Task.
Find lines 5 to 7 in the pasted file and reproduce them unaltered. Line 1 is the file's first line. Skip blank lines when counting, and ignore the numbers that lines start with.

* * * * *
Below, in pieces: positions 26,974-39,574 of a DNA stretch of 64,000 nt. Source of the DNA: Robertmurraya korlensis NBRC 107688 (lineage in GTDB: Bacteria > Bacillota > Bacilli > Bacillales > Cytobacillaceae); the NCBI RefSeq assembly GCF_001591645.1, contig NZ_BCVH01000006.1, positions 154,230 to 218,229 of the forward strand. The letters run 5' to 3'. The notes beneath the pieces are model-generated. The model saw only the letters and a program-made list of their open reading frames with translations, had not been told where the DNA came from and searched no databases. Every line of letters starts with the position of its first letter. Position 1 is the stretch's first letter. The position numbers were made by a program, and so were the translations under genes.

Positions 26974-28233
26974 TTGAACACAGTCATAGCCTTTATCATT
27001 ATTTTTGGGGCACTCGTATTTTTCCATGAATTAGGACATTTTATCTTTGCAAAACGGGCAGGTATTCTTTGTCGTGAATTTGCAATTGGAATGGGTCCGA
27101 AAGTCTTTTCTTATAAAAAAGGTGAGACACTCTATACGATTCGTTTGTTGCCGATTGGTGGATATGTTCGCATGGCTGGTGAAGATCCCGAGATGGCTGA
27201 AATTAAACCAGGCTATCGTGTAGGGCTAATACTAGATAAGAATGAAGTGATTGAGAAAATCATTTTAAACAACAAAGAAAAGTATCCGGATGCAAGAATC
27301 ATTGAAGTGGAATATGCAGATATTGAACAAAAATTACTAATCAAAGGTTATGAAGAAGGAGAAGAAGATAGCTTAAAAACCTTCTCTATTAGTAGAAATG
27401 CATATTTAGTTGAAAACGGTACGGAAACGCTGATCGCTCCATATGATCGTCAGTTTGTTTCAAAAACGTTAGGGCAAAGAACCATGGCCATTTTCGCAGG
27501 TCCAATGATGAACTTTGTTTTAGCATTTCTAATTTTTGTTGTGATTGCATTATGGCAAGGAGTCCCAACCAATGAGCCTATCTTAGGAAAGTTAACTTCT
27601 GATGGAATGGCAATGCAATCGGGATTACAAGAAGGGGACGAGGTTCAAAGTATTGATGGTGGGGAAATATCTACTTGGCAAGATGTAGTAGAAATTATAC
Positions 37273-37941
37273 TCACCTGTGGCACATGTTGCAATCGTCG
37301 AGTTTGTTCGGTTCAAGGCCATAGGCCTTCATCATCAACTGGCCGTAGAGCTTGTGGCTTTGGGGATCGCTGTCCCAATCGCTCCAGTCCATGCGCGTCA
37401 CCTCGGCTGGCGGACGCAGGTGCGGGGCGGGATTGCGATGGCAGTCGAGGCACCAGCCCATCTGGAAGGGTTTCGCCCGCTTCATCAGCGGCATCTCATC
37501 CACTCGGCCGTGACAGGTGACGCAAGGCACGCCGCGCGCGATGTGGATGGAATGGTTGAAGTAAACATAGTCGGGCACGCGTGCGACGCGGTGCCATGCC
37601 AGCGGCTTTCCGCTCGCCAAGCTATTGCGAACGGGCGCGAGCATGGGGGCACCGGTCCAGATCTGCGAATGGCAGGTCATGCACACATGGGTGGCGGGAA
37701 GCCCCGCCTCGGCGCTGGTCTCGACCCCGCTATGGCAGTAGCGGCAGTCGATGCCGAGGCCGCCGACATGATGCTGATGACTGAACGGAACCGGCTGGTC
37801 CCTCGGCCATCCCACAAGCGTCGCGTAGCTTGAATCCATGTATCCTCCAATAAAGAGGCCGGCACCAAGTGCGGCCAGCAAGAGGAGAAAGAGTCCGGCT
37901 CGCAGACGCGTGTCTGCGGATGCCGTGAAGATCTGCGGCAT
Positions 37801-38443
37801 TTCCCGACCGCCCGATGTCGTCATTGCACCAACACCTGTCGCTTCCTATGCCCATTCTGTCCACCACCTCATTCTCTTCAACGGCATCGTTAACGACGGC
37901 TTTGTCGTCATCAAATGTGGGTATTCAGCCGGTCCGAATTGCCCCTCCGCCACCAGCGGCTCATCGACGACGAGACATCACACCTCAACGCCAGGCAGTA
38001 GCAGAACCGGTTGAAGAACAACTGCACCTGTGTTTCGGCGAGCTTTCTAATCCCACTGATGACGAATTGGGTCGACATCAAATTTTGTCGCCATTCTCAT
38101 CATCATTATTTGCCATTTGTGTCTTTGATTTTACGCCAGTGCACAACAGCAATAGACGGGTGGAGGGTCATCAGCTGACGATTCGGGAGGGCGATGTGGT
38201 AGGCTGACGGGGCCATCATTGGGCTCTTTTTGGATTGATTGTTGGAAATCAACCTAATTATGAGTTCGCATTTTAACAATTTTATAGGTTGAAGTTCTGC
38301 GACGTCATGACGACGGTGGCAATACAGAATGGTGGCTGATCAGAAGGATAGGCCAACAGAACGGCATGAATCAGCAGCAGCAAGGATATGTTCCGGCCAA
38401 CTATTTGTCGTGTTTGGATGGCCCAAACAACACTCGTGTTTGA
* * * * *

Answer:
27101 AAGTCTTTTCTTATAAAAAAGGTGAGACACTCTATACGATTCGTTTGTTGCCGATTGGTGGATATGTTCGCATGGCTGGTGAAGATCCCGAGATGGCTGA
27201 AATTAAACCAGGCTATCGTGTAGGGCTAATACTAGATAAGAATGAAGTGATTGAGAAAATCATTTTAAACAACAAAGAAAAGTATCCGGATGCAAGAATC
27301 ATTGAAGTGGAATATGCAGATATTGAACAAAAATTACTAATCAAAGGTTATGAAGAAGGAGAAGAAGATAGCTTAAAAACCTTCTCTATTAGTAGAAATG